Bodies are part of the environments that surround them, through their ongoing engagement with the land, material resources and the different beings that dwell in the landscape.
The body has often been viewed as the world in microcosm. Yet bodies and landscapes are constantly transforming each other. Landscapes are created by the humans that excavate them, mine them, plough them, build upon and move through them.
Material objects facilitate what a body can do and alter the ways that it engages with the environment. Technologies such as ice skates, horse harnesses and paddles change the way the body moves through and experiences the landscape.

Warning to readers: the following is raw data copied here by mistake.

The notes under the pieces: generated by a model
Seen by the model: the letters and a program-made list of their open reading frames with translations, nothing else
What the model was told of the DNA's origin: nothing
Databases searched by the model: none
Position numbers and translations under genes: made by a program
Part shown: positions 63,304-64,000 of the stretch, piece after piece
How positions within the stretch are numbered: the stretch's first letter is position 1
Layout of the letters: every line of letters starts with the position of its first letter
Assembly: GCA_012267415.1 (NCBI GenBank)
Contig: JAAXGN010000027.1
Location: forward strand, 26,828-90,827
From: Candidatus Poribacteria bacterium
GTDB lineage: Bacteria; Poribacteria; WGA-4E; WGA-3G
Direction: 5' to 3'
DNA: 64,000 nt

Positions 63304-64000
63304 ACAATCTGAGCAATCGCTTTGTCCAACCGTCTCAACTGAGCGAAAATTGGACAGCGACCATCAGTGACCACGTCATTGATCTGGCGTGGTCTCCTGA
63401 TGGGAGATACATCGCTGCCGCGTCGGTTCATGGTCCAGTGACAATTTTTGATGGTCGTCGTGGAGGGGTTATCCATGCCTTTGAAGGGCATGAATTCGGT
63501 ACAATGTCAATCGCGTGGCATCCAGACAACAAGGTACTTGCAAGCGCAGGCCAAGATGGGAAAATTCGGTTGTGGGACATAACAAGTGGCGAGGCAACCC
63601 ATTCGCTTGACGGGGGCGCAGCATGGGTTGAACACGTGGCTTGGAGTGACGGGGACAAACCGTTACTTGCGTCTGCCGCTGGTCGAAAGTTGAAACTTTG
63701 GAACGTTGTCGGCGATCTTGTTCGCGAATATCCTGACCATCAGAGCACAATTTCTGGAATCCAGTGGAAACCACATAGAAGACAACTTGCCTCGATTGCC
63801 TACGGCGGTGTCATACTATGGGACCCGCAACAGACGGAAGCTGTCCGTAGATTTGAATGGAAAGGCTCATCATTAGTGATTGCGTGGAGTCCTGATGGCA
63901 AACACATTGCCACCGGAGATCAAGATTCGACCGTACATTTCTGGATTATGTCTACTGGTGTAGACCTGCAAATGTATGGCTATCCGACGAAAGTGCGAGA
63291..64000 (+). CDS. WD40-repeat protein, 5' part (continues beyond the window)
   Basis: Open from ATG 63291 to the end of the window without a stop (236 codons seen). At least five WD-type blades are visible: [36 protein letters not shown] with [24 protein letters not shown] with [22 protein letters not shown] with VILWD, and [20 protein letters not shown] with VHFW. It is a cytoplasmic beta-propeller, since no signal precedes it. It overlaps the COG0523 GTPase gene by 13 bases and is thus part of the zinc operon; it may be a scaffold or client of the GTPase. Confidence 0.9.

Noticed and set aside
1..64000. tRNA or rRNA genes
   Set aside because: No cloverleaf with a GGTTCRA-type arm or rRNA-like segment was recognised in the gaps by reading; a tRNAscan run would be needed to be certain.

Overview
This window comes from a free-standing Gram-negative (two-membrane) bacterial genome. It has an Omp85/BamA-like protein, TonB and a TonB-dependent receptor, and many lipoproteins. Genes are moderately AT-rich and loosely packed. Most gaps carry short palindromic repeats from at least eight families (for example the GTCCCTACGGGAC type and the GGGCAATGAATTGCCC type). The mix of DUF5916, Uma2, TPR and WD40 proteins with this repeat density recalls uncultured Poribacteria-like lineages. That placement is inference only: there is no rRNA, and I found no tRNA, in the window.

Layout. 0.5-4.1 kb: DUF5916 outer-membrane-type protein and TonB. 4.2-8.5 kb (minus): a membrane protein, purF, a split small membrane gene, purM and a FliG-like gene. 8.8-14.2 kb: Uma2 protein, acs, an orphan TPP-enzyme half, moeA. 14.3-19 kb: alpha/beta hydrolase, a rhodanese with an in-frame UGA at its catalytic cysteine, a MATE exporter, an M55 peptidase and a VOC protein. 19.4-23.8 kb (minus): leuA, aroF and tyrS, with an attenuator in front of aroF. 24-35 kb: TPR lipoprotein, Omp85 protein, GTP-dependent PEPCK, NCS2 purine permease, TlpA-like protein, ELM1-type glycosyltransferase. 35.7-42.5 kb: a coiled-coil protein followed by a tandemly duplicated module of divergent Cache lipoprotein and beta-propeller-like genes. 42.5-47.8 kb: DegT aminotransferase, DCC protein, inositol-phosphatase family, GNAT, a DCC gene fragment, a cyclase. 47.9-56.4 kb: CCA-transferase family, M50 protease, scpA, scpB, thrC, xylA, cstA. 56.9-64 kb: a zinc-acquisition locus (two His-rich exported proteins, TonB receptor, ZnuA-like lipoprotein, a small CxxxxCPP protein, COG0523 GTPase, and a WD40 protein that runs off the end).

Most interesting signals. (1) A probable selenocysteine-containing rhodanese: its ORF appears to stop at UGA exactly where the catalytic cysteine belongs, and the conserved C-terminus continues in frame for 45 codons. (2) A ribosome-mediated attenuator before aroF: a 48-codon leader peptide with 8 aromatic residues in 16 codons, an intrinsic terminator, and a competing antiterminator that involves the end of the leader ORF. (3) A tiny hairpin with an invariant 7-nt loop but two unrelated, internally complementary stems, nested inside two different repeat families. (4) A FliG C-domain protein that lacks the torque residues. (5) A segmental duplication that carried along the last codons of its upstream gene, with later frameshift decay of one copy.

Intimate relations between human and animal worlds are demonstrated by the transformations between bodies as depicted on totem poles from the Northwest Coast of Canada. Hunting involves a detailed knowledge of the landscape, expressed in the way the hunter acts and the weapons he uses. A Mesolithic headdress made from the skull and antlers of a deer emphasises the links between hunters and their prey.
People also create relationships with places and with each other by gathering, exchanging and wearing materials drawn from particular sites in the landscape.